If you are not smarter than a 5th grader it may not be entirely your fault. It turns out that most of us just can’t remember the things that were told to us many years ago. It is probably associated with the fact that most of our schooling is lecture based. Twenty or more kids are lined up in rows facing an instructor that proceeds to tell them a bunch of interesting facts as they frantically try and capture notes so that they can pass the exam at the end of the semester.
Unfortunately it is fairly difficult to gain knowledge by merely listening to a lecture, reading a book, and/or taking an exam. That doesn’t mean that study of this sort isn’t important. It just means that you won’t likely be able to remember a lot of it as time progresses.
Here is my non-scientific theory on this. Our brains are like those machines I used to see at the county fair where you could strategically drop in a penny and a little bulldozer would move back and forward pushing other pennies off the edge. We might only have so much capacity in the brain alone so that when we add more stuff it knocks the other stuff out.
In the penny game there are always a few of the pennies that get so well lodged in the machine that no matter how many new pennies you jam in they never get knocked off the edge. In learning there are also some things that need to be jammed in so well that they won’t get knocked out over time. The way to keep things from being knocked out again is to follow a principle that is often overlooked by overzealous organizations in their attempt to develop people. It is based on the old proverb:
“Give a man a fish and you feed him for a day. Teach a man to fish and you feed him for a lifetime.”
In human development you give a man a fish when you just tell them the right answer in the beginning. On the other hand you teach a man to fish when you help them find the answer on their own.
If you tell them the answer they will soon forget. If they discover the answer they will likely remember forever.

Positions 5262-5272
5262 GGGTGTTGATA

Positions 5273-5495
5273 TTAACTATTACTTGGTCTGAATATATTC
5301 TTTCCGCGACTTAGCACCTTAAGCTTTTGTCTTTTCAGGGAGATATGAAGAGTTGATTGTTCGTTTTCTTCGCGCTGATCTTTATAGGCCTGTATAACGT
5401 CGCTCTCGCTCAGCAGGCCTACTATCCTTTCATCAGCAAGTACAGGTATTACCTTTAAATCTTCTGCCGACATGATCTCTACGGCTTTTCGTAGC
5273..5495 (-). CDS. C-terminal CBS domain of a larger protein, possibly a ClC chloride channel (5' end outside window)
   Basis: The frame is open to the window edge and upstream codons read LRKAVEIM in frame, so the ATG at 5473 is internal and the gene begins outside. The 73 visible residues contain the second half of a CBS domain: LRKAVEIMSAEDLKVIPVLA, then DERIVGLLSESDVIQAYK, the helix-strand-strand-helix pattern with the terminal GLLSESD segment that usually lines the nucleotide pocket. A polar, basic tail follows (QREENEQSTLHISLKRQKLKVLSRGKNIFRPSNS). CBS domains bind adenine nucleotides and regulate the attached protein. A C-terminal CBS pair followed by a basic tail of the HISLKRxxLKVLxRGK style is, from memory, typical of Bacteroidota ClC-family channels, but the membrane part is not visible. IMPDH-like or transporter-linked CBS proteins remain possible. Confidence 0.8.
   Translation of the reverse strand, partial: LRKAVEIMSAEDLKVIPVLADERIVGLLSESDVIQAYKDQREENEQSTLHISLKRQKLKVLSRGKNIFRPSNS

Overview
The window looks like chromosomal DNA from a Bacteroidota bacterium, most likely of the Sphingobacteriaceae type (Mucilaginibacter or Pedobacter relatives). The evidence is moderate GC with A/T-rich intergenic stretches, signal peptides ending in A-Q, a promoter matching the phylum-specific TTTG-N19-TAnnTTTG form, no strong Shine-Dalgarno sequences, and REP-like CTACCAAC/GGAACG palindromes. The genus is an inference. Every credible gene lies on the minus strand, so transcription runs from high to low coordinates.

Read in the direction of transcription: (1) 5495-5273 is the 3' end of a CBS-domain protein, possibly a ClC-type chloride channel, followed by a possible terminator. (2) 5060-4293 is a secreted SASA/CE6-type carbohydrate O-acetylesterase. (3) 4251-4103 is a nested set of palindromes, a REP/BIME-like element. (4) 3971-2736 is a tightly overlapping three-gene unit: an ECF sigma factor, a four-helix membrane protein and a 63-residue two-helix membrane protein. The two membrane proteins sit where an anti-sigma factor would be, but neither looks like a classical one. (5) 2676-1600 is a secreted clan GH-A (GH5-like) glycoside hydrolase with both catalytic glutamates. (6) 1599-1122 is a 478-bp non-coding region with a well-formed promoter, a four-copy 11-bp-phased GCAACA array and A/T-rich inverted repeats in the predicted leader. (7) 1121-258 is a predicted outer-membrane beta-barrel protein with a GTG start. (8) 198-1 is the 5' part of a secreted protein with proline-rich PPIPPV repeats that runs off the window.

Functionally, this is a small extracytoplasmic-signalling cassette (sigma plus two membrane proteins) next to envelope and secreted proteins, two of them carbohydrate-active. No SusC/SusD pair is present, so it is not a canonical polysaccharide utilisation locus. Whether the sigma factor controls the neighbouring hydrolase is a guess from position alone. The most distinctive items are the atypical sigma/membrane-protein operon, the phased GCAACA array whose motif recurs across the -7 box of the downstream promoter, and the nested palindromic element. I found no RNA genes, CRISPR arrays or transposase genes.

So if we know that knowledge transfer is facilitated when the learner can discover their own answer, why do we continue to tell them the answer?
I recently visited Georgetown, KY to talk with some folks at the Center for Quality People and Organizations (CQPO) who learned first hand how to fish. These were men and women that had been associated with the Toyota Motor Manufacturing Kentucky TMMK startup some 25 years ago. Most of them came in as Team Members, Team Leads, or Group Leaders and then worked through the system. One of them was even a Plant Manager before leaving Toyota a few years ago to give back to society. They partner with Toyota and the Scott County School System to develop the entire human supply chain.
I asked them how they learned about Lean and the Toyota System. They described a process that has been handed down over thousands of years in the world but still hasn’t caught on. It is the concept of Learn by Doing. It involves the Socratic Method. It requires patience and humility. It is why so many companies fail at Lean.
There were 300 senseis in the early days of TMMK. Over time that has dwindled to very few and will eventually be zero by 2010. But those first 300 senseis were hand picked from the best of the Toyota Motor Corporation and sent to Kentucky. I can only imagine the culture shock.
The senseis were not sent over to give TMMK a fish. They were instructed to teach them to fish. Their primary job was instruction. In fact, they told stories of times that the US employees were allowed to fail many times only to be shown an A3 completed by the sensei with the answer after they had reached the same point themselves. In the meanwhile the US employee would learn from each successive failure and the subsequent reflection process.
The sensei did not resolve the manager’s problem nor did he subvert his authority by rebuking or questioning him in front of his team. It was important that the chain of command continue through the local leadership. It is a slippery slope if the sensei starts to give fish instead of teaching to fish.
The end result of the years of patient instruction was that a Group Lead could move up to Plant Manager in five years when normally that process took twenty-five years in Japan.
I’m hoping my organization spends more time teaching me how to fish instead of giving me a fish. And I’m not just saying that because I hate fish. ;-P